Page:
The USDA construction loan is different from other types of loans. With the USDA construction loan, you’ll only need to take out one loan total. Your loan will start out as a construction loan. Then, when construction is done, it will transition into a permanent mortgage, usually a fixed-rate loan. You’d then make regular monthly mortgage payments, with interest, to pay back the loan.

See What You Qualify For

Pros And Cons Of USDA Construction Loans

As with all mortgage types, there are both advantages and disadvantages to using a USDA construction loan.

USDA Construction Loan Pros

Here are some of the benefits of using a USDA construction loan:

  • This loan gives you the opportunity to build a home and finance that home’s purchase in one loan with one closing date. Instead of having to first take out a construction loan and then a mortgage loan, you can apply for a single loan that converts from a construction loan to a standard mortgage loan.
  • No down payment. You can qualify for a USDA construction loan with no money down, a benefit to buyers who haven’t built up much savings.
  • Flexible requirements, though it will vary by lender. Most lenders will approve you for this loan if your FICO® credit score is at least 640. Your monthly debts, including your new mortgage payments, should also eat up no more than 41% of your gross monthly income.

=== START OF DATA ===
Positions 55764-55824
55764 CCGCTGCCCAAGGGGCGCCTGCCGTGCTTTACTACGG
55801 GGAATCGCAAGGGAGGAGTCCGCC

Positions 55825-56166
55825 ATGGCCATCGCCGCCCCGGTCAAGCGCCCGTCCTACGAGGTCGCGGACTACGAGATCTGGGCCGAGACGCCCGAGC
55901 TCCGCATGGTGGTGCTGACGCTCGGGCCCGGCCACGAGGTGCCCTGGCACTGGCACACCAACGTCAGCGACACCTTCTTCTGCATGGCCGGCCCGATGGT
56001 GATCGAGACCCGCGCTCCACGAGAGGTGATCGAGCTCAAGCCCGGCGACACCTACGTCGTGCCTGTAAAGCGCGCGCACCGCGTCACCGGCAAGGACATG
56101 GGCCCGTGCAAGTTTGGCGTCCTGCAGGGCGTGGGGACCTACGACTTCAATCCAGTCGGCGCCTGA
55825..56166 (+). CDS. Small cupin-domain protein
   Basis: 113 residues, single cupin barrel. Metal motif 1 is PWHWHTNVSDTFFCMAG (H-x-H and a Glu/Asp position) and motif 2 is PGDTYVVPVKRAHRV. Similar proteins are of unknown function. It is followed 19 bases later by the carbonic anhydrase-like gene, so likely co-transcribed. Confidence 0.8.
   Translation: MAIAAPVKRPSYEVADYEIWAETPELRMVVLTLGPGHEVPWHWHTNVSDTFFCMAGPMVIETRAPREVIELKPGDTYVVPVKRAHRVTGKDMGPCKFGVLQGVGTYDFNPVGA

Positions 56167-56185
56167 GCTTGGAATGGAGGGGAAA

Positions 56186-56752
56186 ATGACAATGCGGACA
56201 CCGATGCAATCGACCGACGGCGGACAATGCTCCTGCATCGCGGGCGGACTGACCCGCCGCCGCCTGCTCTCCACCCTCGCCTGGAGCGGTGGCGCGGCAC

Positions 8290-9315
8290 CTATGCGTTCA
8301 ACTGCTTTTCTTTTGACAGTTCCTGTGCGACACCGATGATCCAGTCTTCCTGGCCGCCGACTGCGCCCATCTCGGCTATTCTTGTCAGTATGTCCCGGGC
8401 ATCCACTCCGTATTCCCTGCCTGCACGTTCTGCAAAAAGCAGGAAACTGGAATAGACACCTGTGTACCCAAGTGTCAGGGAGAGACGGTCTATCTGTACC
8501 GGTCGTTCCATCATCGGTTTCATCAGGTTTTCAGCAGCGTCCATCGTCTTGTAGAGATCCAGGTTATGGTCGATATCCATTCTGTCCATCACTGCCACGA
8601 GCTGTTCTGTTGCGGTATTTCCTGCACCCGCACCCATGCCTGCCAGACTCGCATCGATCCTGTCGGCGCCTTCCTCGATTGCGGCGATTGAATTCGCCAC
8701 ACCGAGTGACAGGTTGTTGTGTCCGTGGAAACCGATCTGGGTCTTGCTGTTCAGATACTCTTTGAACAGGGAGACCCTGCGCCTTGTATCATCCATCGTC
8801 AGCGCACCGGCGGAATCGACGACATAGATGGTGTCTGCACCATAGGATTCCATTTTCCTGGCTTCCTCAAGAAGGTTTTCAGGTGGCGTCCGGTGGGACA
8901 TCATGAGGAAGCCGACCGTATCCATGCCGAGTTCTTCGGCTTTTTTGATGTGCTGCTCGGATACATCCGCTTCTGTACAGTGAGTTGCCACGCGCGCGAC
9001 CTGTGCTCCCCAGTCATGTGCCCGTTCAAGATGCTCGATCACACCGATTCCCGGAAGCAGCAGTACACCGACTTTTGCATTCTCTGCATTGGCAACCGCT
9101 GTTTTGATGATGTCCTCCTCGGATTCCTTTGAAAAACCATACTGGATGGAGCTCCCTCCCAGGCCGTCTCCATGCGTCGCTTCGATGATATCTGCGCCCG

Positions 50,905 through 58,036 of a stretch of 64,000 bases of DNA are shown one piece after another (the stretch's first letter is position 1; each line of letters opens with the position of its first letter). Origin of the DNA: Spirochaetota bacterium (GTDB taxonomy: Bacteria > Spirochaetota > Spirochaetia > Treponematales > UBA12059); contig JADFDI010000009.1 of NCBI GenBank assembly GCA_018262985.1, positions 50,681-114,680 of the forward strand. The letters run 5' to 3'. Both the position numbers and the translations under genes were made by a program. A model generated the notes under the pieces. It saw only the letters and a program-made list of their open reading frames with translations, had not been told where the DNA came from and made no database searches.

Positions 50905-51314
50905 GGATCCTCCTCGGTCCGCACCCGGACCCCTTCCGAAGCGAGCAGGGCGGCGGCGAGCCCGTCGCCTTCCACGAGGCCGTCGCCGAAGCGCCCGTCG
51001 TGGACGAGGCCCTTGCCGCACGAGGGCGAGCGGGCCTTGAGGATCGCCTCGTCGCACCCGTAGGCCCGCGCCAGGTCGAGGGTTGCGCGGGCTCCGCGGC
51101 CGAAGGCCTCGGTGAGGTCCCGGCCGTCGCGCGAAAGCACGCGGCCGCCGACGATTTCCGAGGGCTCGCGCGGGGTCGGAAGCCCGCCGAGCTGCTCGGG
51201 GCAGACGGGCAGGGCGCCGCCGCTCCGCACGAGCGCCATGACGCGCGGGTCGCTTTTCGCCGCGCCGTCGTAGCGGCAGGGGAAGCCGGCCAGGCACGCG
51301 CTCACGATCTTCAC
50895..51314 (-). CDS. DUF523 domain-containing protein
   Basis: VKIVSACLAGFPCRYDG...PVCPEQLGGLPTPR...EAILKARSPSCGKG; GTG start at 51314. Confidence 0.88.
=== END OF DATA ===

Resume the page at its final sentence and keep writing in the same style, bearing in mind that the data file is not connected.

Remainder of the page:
USDA Construction Loan Cons

A USDA construction loan may come with some drawbacks:

  • It can be difficult to find a lender that originates USDA construction loans. You’ll need to shop around until you find a lender willing to work with you.
  • Though you won’t have to come up with a down payment, you’ll need to pay upfront and monthly guarantee fees mandated by the USDA. You’ll pay a one-time upfront guarantee fee of 1% of your loan’s total amount when you close your loan. If you’re borrowing $300,000, this fee comes to $3,000. You’ll also pay an annual USDA guarantee fee, which is 0.35% of your loan amount.